Whether you’re a healthcare executive, nurse, physician, educator or vendor, you are increasingly responsible for managing both healthcare quality and cost. This is especially true when budgeting for healthcare technology. Now, more than ever, you’ll be asked to prove the return on investment for your spending in terms of care outcomes and cost. In fact, focusing on both in tandem are keys to propelling hospital initiatives forward in 2018.
For some time now, health systems have been expected to use digital technology to manage a patient’s episode of care beyond the doctor’s office or hospital.
Harnessing the wealth of data on patient populations experiencing the same care episodes, digital health technology can connect providers with their patients safely, efficiently and on a large scale.
Best of all, providers can guide whole populations through their care in a way that feels extremely personal to patients.
This infographic offers some insight.
When was the last time you talked to your friend? Your mother? Your old college roommate? Now think—did you actually talk to them? In person or on the phone?
If you’re like most Americans, you probably conversed with them via text, email or social media. In fact, a recent Gallup poll finds that texting and email are the most frequently used forms of non-personal communication for adult Americans. So is a cellphone, because even when we do use a phone, it’s typically not a landline, the survey reveals.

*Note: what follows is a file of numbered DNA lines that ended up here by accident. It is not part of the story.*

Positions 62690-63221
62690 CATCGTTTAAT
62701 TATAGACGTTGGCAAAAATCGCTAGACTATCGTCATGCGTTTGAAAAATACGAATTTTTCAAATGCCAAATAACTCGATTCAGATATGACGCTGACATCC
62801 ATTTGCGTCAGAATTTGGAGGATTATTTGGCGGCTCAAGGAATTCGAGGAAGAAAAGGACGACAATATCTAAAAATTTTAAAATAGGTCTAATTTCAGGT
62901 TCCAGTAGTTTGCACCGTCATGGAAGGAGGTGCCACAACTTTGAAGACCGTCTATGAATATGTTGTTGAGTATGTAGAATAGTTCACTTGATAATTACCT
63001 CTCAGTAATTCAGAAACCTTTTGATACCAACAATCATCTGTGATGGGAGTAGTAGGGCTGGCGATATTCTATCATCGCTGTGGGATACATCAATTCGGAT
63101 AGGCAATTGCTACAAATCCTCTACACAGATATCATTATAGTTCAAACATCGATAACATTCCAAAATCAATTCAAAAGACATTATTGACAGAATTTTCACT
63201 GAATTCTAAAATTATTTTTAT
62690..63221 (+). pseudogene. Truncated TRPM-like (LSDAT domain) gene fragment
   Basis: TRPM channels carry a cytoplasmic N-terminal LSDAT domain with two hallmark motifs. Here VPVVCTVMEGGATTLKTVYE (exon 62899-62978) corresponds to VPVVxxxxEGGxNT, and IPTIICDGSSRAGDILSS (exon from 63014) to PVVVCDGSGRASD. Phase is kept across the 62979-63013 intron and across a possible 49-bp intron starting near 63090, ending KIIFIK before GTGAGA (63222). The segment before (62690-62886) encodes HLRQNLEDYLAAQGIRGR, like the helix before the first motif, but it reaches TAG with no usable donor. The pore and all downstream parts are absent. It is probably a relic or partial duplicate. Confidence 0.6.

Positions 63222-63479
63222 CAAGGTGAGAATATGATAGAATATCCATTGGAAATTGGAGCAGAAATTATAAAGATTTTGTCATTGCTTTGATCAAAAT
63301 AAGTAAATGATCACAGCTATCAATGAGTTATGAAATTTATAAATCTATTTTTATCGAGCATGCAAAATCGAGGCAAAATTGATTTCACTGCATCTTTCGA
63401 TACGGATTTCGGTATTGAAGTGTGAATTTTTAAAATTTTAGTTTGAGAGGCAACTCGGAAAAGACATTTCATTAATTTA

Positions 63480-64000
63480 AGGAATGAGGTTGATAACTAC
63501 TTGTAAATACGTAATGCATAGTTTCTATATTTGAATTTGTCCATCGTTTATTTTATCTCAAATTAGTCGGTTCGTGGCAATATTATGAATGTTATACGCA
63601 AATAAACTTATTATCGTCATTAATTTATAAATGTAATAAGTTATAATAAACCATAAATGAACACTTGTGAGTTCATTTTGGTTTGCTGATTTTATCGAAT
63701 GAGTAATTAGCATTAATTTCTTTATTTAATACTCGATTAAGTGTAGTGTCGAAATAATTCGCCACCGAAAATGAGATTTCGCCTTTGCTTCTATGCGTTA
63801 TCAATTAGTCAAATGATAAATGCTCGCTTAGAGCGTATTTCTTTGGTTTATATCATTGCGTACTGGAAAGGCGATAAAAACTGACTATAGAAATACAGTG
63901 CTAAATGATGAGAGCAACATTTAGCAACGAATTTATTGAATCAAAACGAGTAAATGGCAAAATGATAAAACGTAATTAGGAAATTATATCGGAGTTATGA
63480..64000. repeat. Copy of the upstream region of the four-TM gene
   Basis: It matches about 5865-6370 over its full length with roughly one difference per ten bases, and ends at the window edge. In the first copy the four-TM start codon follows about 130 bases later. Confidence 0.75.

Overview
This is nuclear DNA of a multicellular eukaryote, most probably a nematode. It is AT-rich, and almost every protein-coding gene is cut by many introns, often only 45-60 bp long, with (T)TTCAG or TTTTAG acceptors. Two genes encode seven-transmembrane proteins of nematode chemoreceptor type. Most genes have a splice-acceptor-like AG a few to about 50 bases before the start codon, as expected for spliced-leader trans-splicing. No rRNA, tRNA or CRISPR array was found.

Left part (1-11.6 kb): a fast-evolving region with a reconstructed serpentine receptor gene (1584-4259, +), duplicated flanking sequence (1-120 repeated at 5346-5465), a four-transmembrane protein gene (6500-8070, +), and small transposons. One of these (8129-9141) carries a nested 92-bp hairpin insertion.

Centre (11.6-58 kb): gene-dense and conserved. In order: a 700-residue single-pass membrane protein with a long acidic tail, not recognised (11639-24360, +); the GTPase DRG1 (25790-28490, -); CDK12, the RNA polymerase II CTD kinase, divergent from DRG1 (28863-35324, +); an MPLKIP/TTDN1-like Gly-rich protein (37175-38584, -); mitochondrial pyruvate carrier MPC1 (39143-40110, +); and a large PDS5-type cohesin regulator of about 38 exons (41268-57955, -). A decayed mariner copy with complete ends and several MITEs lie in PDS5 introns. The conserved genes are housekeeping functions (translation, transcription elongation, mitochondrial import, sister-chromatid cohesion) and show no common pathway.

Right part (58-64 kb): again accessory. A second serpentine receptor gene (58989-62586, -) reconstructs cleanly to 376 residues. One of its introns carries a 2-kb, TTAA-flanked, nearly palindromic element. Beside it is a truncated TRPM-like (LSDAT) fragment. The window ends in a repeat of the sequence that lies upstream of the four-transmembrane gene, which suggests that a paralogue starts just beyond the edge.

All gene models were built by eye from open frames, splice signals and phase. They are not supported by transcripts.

For all Americans under age 50, the survey finds that texting is the most dominant form of communication.
Given these changes in our own everyday interactions, why does the healthcare industry insist on sticking with old forms of communication?
Healthcare needs to embrace email and text as the preferred and most efficient patient-provider communication methods, just as we have accepted—and really, expected—email and text communication in our daily lives.
Will you succeed or die in digital America?
That is the question the McKinsey Global Institute (MGI) report, “Digital America: A Tale of the Haves and Have-Mores”, poses to all sectors of the American economy.
Looking at it through the lens of American healthcare—to tease out a road map for the business of healthcare—the report provides a compelling argument for aggressive hospital digitalization with the following key points: